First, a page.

Time to Rethink US and South Korean Approaches to North Korea

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Once again, North Korea has plunged all major powers in East Asia into a deep dilemma. Following the country’s most recent provocation—a satellite launch using ballistic missile technology—the United States chose to demonstrate its force and will, with F-22 Raptors flying low over South Korea. Moreover, South Korea, after a long period of hesitation, is now working closely with the United States in discussing the viability of a Terminal High-Altitude Area Defense (THAAD) system, which concerns China.

From China’s perspective, as encapsulated in comments by Chinaese Foreign Minister Wang Yi, three principles must be followed in dealing with a defiant North Korea. First, no nuclear weapons; second, stability; and third, China’s national interests must be respected. More specifically, China has agreed to support tougher sanctions against North Korea under the United Nations framework though it maintains that sanctions themselves should not and cannot be the goal of international diplomacy. The ultimate goal is to bring North Korea back to the negotiating table, whether this is through the Six-Party Talks or another forum.

There are some problems with the current approach, however. First, all previous sanctions have not succeeded in preventing North Korea from getting closer to becoming a full nuclear power. How can we be sure that this time sanctions will work when they haven’t in the past? If the sanctions are too light, then North Korea won’t feel any pain. If sanctions are too harsh, then North Korea might simply collapse or act more aggressively against South Korea. Unfortunately for all regional powers in East Asia, a collapsing North Korea is perhaps a worse outcome than a stable but authoritarian North Korea.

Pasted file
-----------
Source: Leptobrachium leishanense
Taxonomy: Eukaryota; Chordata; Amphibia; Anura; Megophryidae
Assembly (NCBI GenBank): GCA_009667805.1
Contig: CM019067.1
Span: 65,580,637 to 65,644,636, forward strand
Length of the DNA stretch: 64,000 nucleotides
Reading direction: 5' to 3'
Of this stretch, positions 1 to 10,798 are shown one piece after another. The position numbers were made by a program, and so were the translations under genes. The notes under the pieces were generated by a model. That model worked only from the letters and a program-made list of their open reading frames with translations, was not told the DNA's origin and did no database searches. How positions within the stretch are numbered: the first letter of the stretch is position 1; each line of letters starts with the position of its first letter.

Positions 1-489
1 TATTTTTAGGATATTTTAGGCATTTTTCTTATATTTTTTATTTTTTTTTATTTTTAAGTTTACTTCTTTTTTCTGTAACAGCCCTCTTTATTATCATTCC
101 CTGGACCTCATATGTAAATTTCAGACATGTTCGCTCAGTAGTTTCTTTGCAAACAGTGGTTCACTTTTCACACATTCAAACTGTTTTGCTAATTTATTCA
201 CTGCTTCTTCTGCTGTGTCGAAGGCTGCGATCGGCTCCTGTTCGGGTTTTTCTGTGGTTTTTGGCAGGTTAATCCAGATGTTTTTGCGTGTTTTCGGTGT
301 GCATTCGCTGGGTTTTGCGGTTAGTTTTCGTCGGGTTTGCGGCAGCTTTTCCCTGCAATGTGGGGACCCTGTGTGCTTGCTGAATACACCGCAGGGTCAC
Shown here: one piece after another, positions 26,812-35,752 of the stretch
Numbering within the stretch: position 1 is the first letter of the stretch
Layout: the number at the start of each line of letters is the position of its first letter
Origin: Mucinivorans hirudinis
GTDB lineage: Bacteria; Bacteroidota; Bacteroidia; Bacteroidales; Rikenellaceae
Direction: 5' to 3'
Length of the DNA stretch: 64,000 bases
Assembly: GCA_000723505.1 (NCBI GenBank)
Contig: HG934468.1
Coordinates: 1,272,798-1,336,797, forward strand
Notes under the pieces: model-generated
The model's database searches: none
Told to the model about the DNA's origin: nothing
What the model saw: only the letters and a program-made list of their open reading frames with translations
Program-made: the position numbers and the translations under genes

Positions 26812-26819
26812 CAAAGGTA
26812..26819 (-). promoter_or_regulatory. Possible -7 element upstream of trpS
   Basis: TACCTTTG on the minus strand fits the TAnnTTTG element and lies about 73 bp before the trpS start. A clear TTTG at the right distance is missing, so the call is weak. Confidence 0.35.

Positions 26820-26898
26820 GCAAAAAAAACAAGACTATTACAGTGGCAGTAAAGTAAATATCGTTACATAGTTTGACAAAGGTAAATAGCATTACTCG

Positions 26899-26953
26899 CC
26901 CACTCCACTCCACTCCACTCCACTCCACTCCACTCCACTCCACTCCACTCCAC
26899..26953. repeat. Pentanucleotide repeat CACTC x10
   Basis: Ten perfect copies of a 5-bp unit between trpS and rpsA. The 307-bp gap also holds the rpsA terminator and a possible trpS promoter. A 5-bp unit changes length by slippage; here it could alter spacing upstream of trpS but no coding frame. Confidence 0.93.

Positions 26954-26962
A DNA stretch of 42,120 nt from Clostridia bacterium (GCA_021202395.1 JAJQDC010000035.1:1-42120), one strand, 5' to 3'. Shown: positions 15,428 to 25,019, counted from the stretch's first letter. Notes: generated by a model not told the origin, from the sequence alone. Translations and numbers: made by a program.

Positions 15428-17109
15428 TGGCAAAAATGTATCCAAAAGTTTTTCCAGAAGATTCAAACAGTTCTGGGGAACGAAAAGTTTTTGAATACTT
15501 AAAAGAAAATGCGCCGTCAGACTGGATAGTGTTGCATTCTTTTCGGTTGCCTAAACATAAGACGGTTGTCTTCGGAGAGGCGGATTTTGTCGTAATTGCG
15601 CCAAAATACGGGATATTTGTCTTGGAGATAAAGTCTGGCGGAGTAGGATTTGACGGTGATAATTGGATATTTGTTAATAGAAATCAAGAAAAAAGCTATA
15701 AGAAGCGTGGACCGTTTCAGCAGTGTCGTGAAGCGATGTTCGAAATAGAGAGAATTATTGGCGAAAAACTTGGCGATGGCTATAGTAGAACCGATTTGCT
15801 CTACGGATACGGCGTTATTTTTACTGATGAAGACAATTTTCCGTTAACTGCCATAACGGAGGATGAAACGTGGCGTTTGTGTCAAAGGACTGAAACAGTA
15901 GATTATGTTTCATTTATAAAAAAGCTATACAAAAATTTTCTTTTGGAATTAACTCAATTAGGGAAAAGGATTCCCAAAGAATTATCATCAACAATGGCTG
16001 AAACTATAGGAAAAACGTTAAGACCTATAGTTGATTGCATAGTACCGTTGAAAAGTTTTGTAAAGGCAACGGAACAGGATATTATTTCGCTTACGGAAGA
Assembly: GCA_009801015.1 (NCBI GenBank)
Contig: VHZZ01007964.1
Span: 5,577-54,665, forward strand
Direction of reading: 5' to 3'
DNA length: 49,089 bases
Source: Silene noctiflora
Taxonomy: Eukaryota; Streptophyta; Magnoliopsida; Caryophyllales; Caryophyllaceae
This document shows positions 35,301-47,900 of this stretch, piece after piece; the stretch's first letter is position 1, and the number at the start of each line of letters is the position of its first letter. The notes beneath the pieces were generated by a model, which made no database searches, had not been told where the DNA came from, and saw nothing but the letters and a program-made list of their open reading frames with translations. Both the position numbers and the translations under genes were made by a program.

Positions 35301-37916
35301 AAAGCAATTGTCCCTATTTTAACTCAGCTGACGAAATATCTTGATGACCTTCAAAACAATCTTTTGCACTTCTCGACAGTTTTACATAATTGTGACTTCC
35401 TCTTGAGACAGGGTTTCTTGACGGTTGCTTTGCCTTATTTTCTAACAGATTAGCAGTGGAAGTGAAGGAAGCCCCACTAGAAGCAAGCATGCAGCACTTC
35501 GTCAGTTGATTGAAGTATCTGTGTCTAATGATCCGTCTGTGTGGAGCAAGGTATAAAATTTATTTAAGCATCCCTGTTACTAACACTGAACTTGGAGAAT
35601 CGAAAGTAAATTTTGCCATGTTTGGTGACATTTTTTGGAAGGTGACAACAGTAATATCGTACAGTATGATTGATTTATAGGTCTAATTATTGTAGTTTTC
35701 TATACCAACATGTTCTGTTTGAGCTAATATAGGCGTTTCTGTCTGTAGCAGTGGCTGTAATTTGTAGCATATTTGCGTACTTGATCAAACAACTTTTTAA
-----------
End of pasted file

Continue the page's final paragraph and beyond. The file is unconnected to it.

Also, South Korea must understand that it would be the biggest victim of a collapsed North Korea. Both a possible revenge military attack or a humanitarian refugee crisis could paralyze the South Korean economy—not to mention result in a full-scale war between the two. In this sense, deploying THAAD is not the best solution to the North Korean nuclear issue.

There is also a problem with the current U.S. approach of showing force to North Korea. All these military moves will only increase North Korea’s sense of insecurity. After all, we should not forget that all states in the international environment pursue survival first and North Korea is certainly now in ‘survival’ mode. Unfortunately, the United States seems to ignore this fundamental reality. North Korea will only come back to the negotiation table if its survival is guaranteed by the United States. Pyongyang currently sees the United States as the biggest threat to its survival—not South Korea, Japan, or China.

In light of all this, the ultimate solution to the North Korea nuclear problem will require two things. First, a security guarantee from the United States. Second, a deal where North Korea can abandon its nuclear program in exchange for economic aid from all concerned regional powers. This also would mean that the North Korean regime—no matter how cruel it might be—will continue to exist for a long while. This might not be a pretty picture for liberal interventionists, but it is the only viable one. All other options would bring disaster to the concerned powers, including the United States.

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